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Second Wednesday of every month at 7:00pm in the Town Office
603 642 6400 ext. 10
The Brentwood Conservation Commission was formed in 1967 assist in protecting the natural resources of the town. The Commission advises and makes recommendations for the protection, development, and utilization of the local natural resources and open space. The Conservation Commission serves as an advisory board to the Planning Board and the Zoning Board of Adjustment (ZBA) as well as the NH Department of Environmental Services Wetlands Bureau (NH DES).
Conservation Commissions have two broad responsibilities. The first is to evaluate and make recommendations to the NH DES on permit applications to do work in or near wetlands in town. The second is to make recommendations to the Planning Board or ZBA on matters pertaining to wetlands or water-related zoning overlay districts and site plan reviews.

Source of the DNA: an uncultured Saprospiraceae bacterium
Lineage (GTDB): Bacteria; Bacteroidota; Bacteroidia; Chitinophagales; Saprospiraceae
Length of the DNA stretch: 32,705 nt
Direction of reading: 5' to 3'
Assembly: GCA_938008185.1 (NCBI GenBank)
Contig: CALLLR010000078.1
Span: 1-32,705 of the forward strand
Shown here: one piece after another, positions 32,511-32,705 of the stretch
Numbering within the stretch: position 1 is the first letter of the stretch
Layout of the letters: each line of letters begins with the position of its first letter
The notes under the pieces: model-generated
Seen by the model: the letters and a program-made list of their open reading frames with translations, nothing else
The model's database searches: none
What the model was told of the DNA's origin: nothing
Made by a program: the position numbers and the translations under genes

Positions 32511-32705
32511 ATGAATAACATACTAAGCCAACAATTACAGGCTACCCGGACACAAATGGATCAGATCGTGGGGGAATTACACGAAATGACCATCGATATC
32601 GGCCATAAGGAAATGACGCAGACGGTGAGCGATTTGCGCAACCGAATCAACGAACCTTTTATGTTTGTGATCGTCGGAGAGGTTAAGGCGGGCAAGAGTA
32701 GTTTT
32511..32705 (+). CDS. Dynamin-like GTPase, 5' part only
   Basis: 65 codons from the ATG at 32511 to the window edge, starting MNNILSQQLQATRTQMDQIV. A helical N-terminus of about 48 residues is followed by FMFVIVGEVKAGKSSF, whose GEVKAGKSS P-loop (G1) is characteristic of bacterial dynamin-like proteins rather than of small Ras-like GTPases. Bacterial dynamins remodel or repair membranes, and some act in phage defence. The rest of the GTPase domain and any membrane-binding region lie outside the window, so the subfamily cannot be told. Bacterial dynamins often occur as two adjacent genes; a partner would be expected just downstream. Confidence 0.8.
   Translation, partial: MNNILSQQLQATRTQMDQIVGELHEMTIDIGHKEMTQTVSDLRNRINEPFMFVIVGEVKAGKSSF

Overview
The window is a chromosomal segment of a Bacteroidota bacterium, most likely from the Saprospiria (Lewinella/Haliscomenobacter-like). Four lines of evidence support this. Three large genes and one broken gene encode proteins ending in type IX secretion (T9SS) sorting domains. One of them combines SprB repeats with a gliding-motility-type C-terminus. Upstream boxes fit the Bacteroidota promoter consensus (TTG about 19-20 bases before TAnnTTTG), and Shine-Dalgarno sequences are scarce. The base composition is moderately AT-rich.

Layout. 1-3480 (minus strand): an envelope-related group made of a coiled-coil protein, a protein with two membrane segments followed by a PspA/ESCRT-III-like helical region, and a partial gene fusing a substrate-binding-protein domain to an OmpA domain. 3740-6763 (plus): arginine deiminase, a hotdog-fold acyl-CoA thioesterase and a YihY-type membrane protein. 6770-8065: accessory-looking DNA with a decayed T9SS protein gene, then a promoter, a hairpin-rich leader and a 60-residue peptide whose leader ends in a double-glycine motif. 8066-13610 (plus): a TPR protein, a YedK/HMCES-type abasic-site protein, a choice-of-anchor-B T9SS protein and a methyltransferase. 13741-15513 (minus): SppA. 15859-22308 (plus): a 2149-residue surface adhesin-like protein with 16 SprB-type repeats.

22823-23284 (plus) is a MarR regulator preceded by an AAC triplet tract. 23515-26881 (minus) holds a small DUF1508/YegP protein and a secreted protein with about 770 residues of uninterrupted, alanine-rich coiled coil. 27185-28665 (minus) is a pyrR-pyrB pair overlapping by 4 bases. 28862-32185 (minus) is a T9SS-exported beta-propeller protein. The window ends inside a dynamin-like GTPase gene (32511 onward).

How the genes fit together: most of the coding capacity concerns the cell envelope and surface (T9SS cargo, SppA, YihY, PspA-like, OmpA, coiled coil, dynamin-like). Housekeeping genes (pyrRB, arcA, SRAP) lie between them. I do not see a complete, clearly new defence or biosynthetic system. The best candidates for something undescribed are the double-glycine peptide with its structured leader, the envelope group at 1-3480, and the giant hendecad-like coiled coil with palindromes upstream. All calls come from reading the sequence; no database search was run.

The Conservation Commission also works with landowners in town to encourage and facilitate the preservation of open space through the acquisition of conservation easements. The Town holds more than 20 conservation easements covering over 680 acres; other agencies including the Southeast Land Trust of NH, the Rockingham County Conservation District and the Society for Protection of NH Forests hold additional easements in town. Approximately 18% of the Town has been protected from further development through these easements and other conservation restrictions. The Commission is also responsible for the oversight, annual monitoring, and enforcement of those conservation easements held by the Town.
In 2009, the Great Bay was declared impaired for too much nitrogen under the Federal Clean Water Act. The communities in the watershed, including Brentwood, are responsible for getting the water quality in Great Bay back up to acceptable standards. To help address this issue, the Conservation Commission has launched Soak Up the Rain Brentwood. Soak Up the Rain is a voluntary program with the goal of protecting and restoring clean water in the Exeter River and ultimately the Great Bay estuary. The program is designed to help homeowners reduce the stormwater runoff that carries pollutants into our local streams and rivers. Polluted stormwater is a primary cause of the water pollution problems in New Hampshire.